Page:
I first learned to crochet in my teens – quite a long time ago now… But like many people, even thought I really enjoyed it, my hook got put down as I finished my education, started work, started a family and then spent many years building up my medical writing business. It wasn’t until just over three years ago that I picked it up again.
This was quite a while before I started my blog and before I started to take pictures of anything and everything that sits still long enough. So, very sadly (ha ha), my first revision granny squares and trial crochet flowers are now long lost.
After doing quite a bit of practicing to get back into the stitches that I had known so well and discovering that crochet had become very trendy while I had been away from it, I discovered that there was quite a lot of crochet on the internet.
As part of my day job I do a lot of research on the internet and I manage websites for medical clients. I’d also watched jewellery tutorials and enjoyed browsing crafty bits and pieces. But, because I didn’t use any yarn, it had never occurred to me that you could buy it online so my early efforts were made with odd bits picked up from shops like Wilkinsons and Boyes. The free yarn that came with a magazine was also well used.
One day, about this time two years ago, I decided that I was going to crochet a blanket. I felt this was a bit adventurous and that I would need some yarn so I did a bit of a search and found not only several online yarn retailers, but also the Attic24 blog with a pattern for a blanket suitable for beginners – the granny stripe blanket.
That was the first pattern I used and Stylecraft Special DK was my first yarn order. Always one to jump in to things like this with both feet, I also chose my own colours – mainly to match the cushions I had in the lounge.
I made quite a few mistakes, rows had to be pulled out and done again, the edge was all over the place at times but, after about two months of doing a bit now and again, I had my own granny stripe blanket. This was early in 2014 and I was only starting to think about blogging then, so it was June, almost six months later, when I first took pictures of this milestone achievement.
The pictures below were taken last week – I did a repost of the photo to Facebook because I’ve started working on another granny stripe as part of the Attic24 Sunny CAL. I was amazed that it got loads of comments and people were asking for the colours I used. So, as promised, I’m listing them here (see further down).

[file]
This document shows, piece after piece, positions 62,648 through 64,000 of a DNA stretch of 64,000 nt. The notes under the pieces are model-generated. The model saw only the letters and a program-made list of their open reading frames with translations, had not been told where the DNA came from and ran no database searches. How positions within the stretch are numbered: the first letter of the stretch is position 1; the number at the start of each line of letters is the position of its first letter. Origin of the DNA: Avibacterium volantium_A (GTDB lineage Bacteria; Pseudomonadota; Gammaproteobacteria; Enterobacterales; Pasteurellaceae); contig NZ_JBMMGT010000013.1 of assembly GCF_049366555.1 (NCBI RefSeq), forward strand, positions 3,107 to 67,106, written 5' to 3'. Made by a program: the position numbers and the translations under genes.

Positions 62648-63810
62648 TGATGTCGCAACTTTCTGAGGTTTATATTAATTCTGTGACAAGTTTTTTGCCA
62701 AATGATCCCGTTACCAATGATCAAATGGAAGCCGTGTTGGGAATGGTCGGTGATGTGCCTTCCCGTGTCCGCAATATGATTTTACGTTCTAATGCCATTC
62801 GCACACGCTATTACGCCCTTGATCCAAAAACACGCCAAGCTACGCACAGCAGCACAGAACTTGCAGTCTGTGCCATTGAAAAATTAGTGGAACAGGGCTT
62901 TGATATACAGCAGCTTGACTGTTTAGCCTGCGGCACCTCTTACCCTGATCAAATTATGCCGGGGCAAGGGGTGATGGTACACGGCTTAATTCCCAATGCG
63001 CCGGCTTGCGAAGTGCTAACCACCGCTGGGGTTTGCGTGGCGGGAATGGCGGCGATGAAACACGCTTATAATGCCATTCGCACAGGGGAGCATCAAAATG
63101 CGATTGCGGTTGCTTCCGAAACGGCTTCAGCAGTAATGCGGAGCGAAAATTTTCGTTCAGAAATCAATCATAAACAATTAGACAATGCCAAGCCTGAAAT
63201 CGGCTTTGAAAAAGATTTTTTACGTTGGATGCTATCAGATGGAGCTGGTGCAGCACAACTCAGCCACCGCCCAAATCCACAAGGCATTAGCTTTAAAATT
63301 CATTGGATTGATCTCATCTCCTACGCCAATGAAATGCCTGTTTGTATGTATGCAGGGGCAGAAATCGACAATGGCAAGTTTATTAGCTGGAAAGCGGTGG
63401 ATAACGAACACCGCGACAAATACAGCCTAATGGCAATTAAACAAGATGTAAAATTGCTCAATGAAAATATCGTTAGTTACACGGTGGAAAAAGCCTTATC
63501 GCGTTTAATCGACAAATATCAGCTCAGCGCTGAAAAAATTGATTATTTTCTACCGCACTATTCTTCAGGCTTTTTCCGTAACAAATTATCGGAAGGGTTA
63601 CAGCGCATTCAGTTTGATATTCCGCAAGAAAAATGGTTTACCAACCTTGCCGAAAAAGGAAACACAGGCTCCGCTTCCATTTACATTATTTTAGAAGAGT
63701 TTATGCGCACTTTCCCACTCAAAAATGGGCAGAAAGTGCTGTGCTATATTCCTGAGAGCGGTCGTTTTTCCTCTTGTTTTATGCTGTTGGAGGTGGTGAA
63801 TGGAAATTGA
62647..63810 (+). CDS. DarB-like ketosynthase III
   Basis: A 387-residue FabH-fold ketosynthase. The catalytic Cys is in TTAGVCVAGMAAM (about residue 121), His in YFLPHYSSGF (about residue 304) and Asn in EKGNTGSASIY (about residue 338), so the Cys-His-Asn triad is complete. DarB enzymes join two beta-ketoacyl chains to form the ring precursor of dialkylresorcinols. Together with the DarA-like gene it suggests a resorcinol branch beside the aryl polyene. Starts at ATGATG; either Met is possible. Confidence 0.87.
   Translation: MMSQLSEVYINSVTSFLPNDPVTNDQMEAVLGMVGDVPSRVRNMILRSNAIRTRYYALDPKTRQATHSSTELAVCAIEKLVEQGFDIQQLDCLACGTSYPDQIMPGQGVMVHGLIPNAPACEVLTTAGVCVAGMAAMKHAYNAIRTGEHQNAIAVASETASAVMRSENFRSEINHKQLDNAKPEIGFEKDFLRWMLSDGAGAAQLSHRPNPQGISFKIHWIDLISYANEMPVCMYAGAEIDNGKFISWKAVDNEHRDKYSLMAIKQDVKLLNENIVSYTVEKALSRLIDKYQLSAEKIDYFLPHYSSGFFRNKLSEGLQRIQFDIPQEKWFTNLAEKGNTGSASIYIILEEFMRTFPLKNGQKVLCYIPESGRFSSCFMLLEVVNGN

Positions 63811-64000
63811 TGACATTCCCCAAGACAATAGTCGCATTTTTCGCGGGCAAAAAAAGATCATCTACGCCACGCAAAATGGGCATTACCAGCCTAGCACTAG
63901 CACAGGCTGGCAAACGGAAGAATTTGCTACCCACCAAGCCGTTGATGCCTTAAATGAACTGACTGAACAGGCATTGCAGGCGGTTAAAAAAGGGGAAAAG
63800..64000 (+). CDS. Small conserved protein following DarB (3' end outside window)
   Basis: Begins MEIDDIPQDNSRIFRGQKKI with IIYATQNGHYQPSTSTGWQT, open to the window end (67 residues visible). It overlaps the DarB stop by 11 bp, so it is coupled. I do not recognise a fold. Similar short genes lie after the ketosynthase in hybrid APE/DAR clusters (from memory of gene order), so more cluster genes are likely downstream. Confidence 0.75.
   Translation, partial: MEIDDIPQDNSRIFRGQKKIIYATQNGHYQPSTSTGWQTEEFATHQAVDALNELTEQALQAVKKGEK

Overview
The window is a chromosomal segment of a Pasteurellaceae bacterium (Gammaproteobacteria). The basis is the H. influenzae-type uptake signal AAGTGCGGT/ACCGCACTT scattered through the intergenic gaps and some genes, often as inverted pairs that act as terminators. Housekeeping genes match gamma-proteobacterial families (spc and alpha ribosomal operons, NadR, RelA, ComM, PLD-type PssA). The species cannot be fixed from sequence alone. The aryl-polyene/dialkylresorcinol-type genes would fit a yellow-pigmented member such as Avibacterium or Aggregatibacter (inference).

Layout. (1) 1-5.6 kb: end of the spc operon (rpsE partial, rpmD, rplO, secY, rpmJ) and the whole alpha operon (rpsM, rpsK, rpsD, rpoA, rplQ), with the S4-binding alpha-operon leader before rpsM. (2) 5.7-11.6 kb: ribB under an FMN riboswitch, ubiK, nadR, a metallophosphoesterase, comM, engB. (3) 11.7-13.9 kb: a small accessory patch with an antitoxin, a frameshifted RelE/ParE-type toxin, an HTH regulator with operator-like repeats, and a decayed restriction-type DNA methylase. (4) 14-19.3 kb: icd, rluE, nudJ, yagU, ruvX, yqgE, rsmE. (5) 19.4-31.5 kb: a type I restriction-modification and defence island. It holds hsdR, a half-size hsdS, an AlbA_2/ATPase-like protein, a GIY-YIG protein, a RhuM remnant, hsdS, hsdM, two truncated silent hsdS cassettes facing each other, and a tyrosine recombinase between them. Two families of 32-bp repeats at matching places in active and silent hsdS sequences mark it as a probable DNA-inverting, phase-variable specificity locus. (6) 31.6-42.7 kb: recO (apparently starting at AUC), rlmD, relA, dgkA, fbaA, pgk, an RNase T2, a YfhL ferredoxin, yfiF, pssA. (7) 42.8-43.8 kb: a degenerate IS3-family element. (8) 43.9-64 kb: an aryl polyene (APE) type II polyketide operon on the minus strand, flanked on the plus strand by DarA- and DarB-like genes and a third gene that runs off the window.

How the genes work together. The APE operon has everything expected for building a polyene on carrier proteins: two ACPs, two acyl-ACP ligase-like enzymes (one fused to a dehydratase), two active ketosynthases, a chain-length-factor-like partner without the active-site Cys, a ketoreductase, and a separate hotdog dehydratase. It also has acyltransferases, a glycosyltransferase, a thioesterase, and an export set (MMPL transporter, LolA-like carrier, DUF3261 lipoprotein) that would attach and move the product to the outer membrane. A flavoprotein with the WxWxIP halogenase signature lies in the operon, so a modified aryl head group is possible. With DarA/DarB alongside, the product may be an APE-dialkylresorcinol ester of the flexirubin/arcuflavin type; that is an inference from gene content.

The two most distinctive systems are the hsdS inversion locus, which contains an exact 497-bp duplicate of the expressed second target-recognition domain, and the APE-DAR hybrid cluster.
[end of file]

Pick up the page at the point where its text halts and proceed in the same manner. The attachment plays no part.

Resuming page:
Just before that though, one thing I want to mention is that this yarn stands up to some rough treatment. This blanket has been in the garden, on holiday, draped over my feet in winter as I crochet and has been washed several times. The colours still look as good as the day it was finished and its not suffered any apparent wear or tear. This is more likely down to the robust qualities of the yarn than my crochet skill, which was a bit rusty at the time.
Granny stripe blanket colours
Aster, fiesta (the very bright pink), cream, parchment, fondant, meadow, lipstick, matador, candyfloss, turquoise, cloud blue, pale rose, raspberry, saffron and soft peach.
I can’t remember now how many chains I started with but the blanket measures 6ft by 4ft and fits on a single bed with the stripes running top to bottom. When I’ve had it on my bed I’ve used it as a bright bed runner and it first perfectly on the back of a 3-seater IKEA sofa.
When I look at it now, I realise how much I’ve worked on my crochet and how its improved but I still love this blanket. I’m more into making bags and have developed a strong interest in garment making but a crochet blanket is an amazing achievement. Last year I made the Attic24 cosy blanket and this year I’m making the granny stripe and the log cabin blanket, but both with variations.
My granny stripe this time will just be a lap blanket so I’ve started with 143 chains and it measures 90cm wide. I will stop striping when its 90cm deep then add a border to make it about 110cm square. Its a nice relaxing and colourful project.
I was intending to make the log cabin square into a bag. I know I haven’t got the time to make the entire log cabin blanket at the moment, but I think its going to look fantastic. The bag idea has bit the buffers a bit.
When I looked at how it was going to look as a fat bottomed bag, there were a few problems. The main one was the the lovely sunny square would be on the bag bottom, so hidden, leaving just stripes on the front and back. Maybe make the square bigger, I thought, but the problems remained. After posting a progress pic on Instagram and commenting that it was getting so big, it could become a lap blanket, several people commented that I should carry on and that it would be fab as a lap blanket.
I had to agree, so I’m adding strips of colour around the log cabin square and just making it bigger and bigger. I’ll stop when its about 110cm again, and add a simple border.
That’s what I really love about crochet – your projects can start out as one thing and then evolve and develop and you can change your plans. I can’t imagine doing that with knitting or sewing, but then I am really not very good at either!
An appointment with Stylecraft
This week will be an exciting week for me as I’m driving over to Keighley on Tuesday to the Stylecraft mill for a tour and to meet the people there. They were very enthusiastic about doing some more projects with me after I took part in the Stylecraft blog tour at the end of September. I made the rainbow tote bag with their Limited Edition pack.
As well as the 70+ colours in Special DK acrylic and 30 colours in Special Chunky, they do loads of other yarns too, including many pure merino wools, available from Yarn Stories. It should be an interesting visit and I hope to find out more about their other products.
Watch this space because I’ll be reporting back hopefully!